Keep calm and FOAM on

Jeremy Amayo, PA-C

FOAM!

No wait! Keep reading — promise this isn’t another hand hygiene campaign (though for the record, we fully support that type of foam as well).

FOAM - that is, Free Open Access Meducation - it’s a swelling undercurrent of learners in medicine trying to stay one step ahead of the learning curve. It’s a global culture of collaborative education in medicine. It’s a humble community of healthcare providers obsessed with core content, dogmalysis1, performance improvement and, of course, good beer. FOAM is… well, awesome. And Free. And like medicine itself, FOAM is constantly evolving. Also did I say free?

If you want to know how we practiced medicine 5 years ago, read a textbook.
If you want to know how we practiced medicine 2 years ago, read a journal.
If you want to know how we practice medicine now, go to a (good) conference.
If you want to know how we will practice medicine in the future, listen in the hallways and use FOAM.
— Joe Lex

Origins

Ok, those are all big, buzz-wordy descriptions - but what is FOAM, really? And where did it come from? 

As with most good ideas, the concept of FOAM started over a pint of Guinness. While at an 2012 EM conference in Ireland, emergency physician Mike Cadogan gazed at the foam atop his stout and thus, the FOAM movement was born. At it’s core, Dr. Cadogan envisioned FOAM as a way to harness the combination of "altruistic practitioners with rapidly evolving [and increasingly accessible] technology.” In a word: insatiable learning, together, for free, over the internet.

If you are in the field medicine, this concept may sound oddly familiar to you, and it should. It really isn’t new. If Hippocrates was around today, he would be dropping 140-character nuggets of wisdom on Twitter every day, for sure.

FOAM Hippocratic Oath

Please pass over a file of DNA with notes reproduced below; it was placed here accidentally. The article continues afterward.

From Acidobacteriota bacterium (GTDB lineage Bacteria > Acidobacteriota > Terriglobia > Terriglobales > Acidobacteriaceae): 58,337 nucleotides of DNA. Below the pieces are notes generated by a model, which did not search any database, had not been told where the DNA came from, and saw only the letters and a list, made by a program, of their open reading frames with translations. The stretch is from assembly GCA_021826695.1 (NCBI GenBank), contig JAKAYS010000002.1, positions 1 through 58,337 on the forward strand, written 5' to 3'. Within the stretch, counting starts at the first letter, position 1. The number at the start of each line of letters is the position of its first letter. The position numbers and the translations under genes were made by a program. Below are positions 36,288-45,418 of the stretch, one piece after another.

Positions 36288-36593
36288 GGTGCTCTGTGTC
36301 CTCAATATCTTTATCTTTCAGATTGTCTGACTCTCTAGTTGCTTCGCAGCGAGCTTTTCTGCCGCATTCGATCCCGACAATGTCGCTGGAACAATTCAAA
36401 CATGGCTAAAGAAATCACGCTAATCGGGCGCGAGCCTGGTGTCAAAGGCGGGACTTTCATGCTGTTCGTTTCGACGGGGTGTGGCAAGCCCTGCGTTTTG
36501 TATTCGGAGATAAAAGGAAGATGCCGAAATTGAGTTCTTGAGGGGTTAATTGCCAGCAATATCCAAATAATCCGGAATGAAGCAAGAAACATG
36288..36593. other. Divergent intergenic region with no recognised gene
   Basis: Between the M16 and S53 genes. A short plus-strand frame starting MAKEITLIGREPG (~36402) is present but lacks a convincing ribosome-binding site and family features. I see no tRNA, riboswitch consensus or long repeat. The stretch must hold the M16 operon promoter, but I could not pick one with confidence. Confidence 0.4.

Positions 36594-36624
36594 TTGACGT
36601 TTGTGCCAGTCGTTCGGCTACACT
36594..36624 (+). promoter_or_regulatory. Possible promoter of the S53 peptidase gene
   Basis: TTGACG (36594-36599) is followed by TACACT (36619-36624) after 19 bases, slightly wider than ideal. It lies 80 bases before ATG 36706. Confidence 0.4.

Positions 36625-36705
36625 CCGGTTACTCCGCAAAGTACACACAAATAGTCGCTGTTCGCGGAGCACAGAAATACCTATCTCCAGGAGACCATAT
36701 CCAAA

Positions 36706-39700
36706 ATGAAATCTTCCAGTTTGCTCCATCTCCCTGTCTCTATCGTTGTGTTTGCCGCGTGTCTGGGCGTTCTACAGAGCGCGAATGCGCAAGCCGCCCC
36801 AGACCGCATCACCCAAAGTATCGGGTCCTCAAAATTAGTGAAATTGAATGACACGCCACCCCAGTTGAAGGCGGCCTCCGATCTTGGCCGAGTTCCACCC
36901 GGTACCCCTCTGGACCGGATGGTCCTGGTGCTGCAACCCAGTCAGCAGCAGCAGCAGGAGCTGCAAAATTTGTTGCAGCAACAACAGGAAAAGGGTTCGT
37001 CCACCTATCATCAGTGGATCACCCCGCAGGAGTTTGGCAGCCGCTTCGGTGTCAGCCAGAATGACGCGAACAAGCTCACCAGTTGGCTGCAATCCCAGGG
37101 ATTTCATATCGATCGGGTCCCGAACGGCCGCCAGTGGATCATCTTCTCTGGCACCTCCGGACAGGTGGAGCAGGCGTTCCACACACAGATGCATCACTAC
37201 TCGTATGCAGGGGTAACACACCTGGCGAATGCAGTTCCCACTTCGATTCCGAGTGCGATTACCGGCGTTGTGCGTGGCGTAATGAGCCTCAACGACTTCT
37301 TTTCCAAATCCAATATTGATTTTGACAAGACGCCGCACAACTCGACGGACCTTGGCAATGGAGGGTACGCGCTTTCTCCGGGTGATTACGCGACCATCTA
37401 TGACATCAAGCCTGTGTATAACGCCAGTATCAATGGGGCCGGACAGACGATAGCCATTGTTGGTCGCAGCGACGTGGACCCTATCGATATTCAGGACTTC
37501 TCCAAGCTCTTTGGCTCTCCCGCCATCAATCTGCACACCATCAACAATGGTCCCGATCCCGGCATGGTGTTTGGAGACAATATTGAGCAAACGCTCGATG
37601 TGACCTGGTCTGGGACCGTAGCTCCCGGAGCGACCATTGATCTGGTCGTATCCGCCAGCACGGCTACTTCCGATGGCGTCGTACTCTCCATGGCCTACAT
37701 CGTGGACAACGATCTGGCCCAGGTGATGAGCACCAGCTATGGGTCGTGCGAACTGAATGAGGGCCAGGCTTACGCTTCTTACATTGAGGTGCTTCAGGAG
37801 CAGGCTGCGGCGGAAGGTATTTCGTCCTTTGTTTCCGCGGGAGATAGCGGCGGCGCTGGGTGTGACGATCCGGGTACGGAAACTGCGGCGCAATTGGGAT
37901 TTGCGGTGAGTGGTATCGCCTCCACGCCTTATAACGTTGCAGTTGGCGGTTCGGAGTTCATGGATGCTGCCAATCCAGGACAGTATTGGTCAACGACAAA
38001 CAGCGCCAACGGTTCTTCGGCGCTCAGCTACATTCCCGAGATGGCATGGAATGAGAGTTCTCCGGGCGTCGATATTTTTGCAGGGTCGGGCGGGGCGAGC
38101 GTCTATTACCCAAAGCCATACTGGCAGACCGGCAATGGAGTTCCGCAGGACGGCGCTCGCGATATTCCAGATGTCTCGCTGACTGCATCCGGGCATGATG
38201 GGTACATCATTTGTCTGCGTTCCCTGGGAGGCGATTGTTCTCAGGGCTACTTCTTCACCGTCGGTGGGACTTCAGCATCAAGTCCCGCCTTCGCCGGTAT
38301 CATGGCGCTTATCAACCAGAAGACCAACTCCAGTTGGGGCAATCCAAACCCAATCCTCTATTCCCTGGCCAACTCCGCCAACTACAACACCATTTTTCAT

Medical information should be willingly shared across multiple platforms for use & reuse, and should be available to anyone, anywhere. "...teach them this art, if they shall wish to learn it, without fee or stipulation; and that by precept, lecture, and every other mode of instruction."

 

Where's the FOAM at?

While FOAM relies heavily on social media,2 it is independent of platform, format or file type. FOAM includes blogs, podcasts, videos, tweets, posters, pictures, animations, Facebook groups, Google hangouts, etc. The FOAM movement has even birthed its own conference, SMACC.

 

What's the catch?

The two main criticisms of FOAM bring into question:

  1. The validity of FOAM. Without peer review, how are we to trust information on blogs to translate into safe patient care?
  2. FOAM and competition with traditional, trustworthy and more established forms of medical education like textbooks, lectures, bedside rounding, etc. 

It is important to note that FOAM is NOT in competition with any other mode of medical education - it’s intention is quite the opposite. FOAM resources are intended to augment traditional forms of learning. FOAM supporters know that 'man shall not live by FOAM alone.' While core content certainly exists out there in the FOAM world, less 'sexy' topics aren’t always covered (Stuntz, 2016).

With regard to it’s validity, FOAM is not a license to throw your critical appraisal skills out the window. We recommend you question everything - but FOAM provides the platform for those questions to be generated and, further, debated. Additionally, FOAM is distributed to millions of people around the world, and is subject to peer review in real time.

 

Where do I sign up?

So how does one “FOAM,” you ask? While FOAM is independent of platform, Twitter is a great starting point, with the conversations buzzing around the hashtags #FOAMed and #FOAMcc (there are many others3). Additionally, we encourage you to subscribe to some of the many podcasts or blogs out there - we have listed a few of our favorites below!4

FOAM on, y'all.

Footnotes

1. Dogmalysis - noun - the process of disintegrating something held as an established opinion. Dissolution of a point of view put forth as authoritative without adequate grounds.

2. FOAM is independent of platform or media, but Twitter is where much of the conversation unfolds!

3. #FOAMed, #FOAMcc, #FOAMped, #FOAMus, #FOAMrad, #FOAMgp, #FOAMsurg

4. Some of our favorite FOAM resources include EmCrit, Intensive Care Network, Life in the Fast Lane, heart-lung.org and The Ultrasound Podcast

Jeremy AmayoComment